Contrasting color diagram to show function...  Not GM wire harness colors...  The wire colors vary by year and can be found in the wiring diagrams for your year truck.

**1981-1991....  -1981-1986 & 1987-1991 Diesel & 1987-1991 TBI

Motorized Valve system...  used a six port motorized valve made by Pollack. These are still being produced by Pollack on Jan 1st 2018.

* The "universal" valves that claim they're three port usually have all three return line ports capped.  You can use either just be sure to cap any unused ports to keep dirt out of the valve guts.
* The later motorized valve remains in the last switched position unlike the earlier solenoid valves.
* Pollack 42-159 Motorized valves are available with 65PSI limits for some, but not all, later EFI systems.  The originals were rated for lower pressures.

* The Pollack valve uses five of six cavities in a Six position Weatherpack plug.  A-E are used.  F is plugged with a seal.
* Internal to the valve are two diodes to prevent power being routed to the motor from D or E once the valve shuttle has reached the end of its' travel.
* The motorized valve has a SPDT switch to control which sender feeds the gauge shortening the wiring considerably.
* *The gauge/Sender wires are on positions A, B, & C of the valve.
* **Senders from the tanks are on switched terminals A & C.
* **The gauge output is on Terminal B.  This wire runs to the molded sender wire connector on the RH frame rail.  This allowed GM to just drop in the NL2 as a sub harness without having two main harnesses.

Motorized tank switch details...

* The above switch depiction is a Polarity Reversing DPDT switch used to turn DC motors forward or backward depending on position.  GM used a proprietary switch but this exposes what the GM switch actually is doing.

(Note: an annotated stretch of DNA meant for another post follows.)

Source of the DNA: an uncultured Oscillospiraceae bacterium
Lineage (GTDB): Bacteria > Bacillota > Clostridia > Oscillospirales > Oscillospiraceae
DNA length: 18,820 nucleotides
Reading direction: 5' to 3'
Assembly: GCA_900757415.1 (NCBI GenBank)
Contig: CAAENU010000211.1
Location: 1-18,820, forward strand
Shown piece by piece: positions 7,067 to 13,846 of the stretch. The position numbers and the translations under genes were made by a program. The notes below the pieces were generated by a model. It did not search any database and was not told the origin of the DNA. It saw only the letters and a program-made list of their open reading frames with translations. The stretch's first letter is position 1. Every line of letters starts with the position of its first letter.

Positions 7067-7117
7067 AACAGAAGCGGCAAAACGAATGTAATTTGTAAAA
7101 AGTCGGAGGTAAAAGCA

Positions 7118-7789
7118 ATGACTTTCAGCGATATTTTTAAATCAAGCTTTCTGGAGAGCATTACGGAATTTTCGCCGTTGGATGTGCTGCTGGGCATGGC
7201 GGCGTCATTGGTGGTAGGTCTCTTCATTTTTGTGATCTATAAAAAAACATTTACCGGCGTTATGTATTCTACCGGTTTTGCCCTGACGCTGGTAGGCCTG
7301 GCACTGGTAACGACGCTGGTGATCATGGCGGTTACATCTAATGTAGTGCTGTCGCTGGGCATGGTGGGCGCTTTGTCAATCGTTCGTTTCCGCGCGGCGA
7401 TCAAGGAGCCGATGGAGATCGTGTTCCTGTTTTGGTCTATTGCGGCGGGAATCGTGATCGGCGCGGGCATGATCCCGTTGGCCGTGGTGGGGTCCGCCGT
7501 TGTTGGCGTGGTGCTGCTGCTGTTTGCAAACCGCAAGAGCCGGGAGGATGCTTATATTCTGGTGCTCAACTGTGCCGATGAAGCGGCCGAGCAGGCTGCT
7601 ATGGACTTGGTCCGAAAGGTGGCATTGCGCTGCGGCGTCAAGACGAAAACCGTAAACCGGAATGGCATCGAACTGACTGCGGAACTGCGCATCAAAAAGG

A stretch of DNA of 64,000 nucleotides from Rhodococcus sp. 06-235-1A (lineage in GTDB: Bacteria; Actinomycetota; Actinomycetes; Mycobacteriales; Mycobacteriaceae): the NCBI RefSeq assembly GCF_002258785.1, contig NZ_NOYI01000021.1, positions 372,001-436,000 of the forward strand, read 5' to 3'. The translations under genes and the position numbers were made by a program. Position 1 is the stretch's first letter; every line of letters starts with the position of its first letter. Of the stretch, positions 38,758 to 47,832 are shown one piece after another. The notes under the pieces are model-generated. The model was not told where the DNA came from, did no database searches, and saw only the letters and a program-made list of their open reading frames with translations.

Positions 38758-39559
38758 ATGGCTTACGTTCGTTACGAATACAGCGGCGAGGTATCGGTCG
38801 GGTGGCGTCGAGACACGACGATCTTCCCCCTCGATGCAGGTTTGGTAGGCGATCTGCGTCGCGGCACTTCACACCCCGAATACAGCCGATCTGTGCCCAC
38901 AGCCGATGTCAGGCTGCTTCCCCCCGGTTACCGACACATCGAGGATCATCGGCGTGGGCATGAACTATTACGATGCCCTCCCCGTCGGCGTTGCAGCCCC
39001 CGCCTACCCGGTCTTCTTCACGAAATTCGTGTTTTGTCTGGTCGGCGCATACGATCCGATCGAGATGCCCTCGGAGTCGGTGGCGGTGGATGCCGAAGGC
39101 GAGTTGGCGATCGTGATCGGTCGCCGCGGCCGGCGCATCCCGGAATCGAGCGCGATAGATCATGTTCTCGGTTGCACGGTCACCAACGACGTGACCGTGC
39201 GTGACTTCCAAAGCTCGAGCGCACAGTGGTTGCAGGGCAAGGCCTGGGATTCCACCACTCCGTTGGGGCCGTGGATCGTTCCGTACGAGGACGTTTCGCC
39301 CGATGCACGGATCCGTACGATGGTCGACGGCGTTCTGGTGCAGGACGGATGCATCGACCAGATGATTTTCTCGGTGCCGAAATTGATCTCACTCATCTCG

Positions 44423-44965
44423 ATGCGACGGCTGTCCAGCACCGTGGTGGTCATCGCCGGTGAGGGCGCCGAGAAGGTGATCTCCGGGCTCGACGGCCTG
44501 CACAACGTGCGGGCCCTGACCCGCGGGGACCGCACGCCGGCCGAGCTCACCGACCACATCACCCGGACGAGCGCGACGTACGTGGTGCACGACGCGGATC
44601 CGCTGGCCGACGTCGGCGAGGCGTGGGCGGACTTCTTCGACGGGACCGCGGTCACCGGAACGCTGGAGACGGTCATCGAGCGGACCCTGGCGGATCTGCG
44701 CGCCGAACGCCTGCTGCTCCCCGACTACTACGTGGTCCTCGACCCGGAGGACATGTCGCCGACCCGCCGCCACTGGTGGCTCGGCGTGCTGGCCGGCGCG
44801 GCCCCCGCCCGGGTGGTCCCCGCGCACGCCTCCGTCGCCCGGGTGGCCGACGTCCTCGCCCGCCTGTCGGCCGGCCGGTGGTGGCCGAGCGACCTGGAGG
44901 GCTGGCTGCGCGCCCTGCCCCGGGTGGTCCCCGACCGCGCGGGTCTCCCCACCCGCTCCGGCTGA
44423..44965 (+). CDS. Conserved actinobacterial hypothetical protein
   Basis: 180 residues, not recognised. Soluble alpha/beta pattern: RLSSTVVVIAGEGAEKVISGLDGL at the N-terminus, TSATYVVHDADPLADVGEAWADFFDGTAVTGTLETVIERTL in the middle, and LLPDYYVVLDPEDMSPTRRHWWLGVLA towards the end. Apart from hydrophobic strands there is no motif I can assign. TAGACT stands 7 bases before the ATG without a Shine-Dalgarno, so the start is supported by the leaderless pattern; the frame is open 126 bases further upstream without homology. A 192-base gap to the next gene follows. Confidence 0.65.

* Two of the switch contacts do not have terminals.  These contacts are bridged back to the other switched terminals diagonally across the switch.
* Output to the DC motor in the valve comes from the common terminals of the switch.
* Power and Ground run to one switched terminal of each half of the switch.
* When the switch is toggled to the opposite position the LH & RH MOTOR terminals of the switch reverse polarity.  + becomes - and - becomes +.  The valve motor then runs in the direction dictated by the polarity it's receiving on D & E til the stop on the valve shuttle cams the internal gauge and motor switches over to the switch leg with a diode that blocks the incoming current.  The motor then stops until the dash switch is toggled back to the opposite position.
* You can see below that...  On the 1987 RV series TBI trucks the selected fuel pump receives Power on the wire from the switch so it will activate because it has power and the shared frame ground. The UN-Selected pump receives Ground on the wire from the switch thus shutting it down because it now has two ground wires and no power.The following three panes should be pretty decent visuals of what I was saying with the last two above bullets. 
NOTE:  Stock 1981-1986 & Diesels don't have a 2 position Weatherpack disconnect at the sender with Fuel Pump Power (just a single sender wire from A or D on the valve), and obviously no in-tank fuel pumps, they are otherwise identical in function to the TBI setup.


1981-1986 & 1981-1991 Diesel TANK SWITCH SET TO LH


* Usually, but not always, the switch is at fault for a non operational valve.  The switch is cheap as in $10-$15.  Change it if the wiring looks OK and the valve doesn't work. 
* 1981-1991 I ALWAYS REPLACE the motorized valve switch with the 1987-1991 RV series AC Delco D7809 or Standard DS-1807 1987-1991 R/V 10-30 "TBI" ON-ON switch.  I never have been able to figure out why GM used a center off switch on the early 80's trucks...  The Pollack motorized fuel valve always had the over-travel protection diodes and switch built in. 
* For those of you that want a "Correct restoration" 1981-1986 GM used The AC Delco D7003 Momentary ON-OFF-ON switch that has "DEPRESS FULLY" emblazoned on the bezel.  I NEVER USE THE D7003 SWITCH... IMHO it's a problem child because of the momentary action.1987-1991 RV series TBI Fuel Pump Relay for TBI tank switch and fuel pumps.
Year specific information can be found in the 1987-1991 Emissions and Driveability service publications.  You can find them in my manuals post.

The TBI fuel pump relay (AC Delco 158240 Multi-Purpose SPDT Relay) can be found on the firewall between the transmission tunnel and the Heater/AC box.